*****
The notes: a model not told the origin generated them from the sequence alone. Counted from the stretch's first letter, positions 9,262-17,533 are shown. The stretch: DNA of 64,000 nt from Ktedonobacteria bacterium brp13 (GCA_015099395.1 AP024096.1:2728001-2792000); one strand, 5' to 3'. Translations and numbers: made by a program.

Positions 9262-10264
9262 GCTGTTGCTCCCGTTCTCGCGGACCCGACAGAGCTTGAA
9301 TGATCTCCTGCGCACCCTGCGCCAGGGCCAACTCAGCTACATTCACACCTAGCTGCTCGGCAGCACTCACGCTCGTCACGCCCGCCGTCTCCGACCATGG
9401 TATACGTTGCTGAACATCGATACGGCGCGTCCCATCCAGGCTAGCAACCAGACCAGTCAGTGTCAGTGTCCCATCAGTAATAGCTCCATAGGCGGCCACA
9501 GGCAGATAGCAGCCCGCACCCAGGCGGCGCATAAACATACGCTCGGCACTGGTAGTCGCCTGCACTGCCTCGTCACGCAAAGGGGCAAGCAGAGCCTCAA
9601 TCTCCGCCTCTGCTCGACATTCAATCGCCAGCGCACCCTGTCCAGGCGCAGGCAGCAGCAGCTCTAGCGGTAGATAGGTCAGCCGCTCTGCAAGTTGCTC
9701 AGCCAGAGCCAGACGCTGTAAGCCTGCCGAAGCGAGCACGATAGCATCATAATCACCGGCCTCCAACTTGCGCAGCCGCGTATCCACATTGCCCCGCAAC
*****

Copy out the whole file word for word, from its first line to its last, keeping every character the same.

The notes: a model not told the origin generated them from the sequence alone. Counted from the stretch's first letter, positions 9,262-17,533 are shown. The stretch: DNA of 64,000 nt from Ktedonobacteria bacterium brp13 (GCA_015099395.1 AP024096.1:2728001-2792000); one strand, 5' to 3'. Translations and numbers: made by a program.

Positions 9262-10264
9262 GCTGTTGCTCCCGTTCTCGCGGACCCGACAGAGCTTGAA
9301 TGATCTCCTGCGCACCCTGCGCCAGGGCCAACTCAGCTACATTCACACCTAGCTGCTCGGCAGCACTCACGCTCGTCACGCCCGCCGTCTCCGACCATGG
9401 TATACGTTGCTGAACATCGATACGGCGCGTCCCATCCAGGCTAGCAACCAGACCAGTCAGTGTCAGTGTCCCATCAGTAATAGCTCCATAGGCGGCCACA
9501 GGCAGATAGCAGCCCGCACCCAGGCGGCGCATAAACATACGCTCGGCACTGGTAGTCGCCTGCACTGCCTCGTCACGCAAAGGGGCAAGCAGAGCCTCAA
9601 TCTCCGCCTCTGCTCGACATTCAATCGCCAGCGCACCCTGTCCAGGCGCAGGCAGCAGCAGCTCTAGCGGTAGATAGGTCAGCCGCTCTGCAAGTTGCTC
9701 AGCCAGAGCCAGACGCTGTAAGCCTGCCGAAGCGAGCACGATAGCATCATAATCACCGGCCTCCAACTTGCGCAGCCGCGTATCCACATTGCCCCGCAAC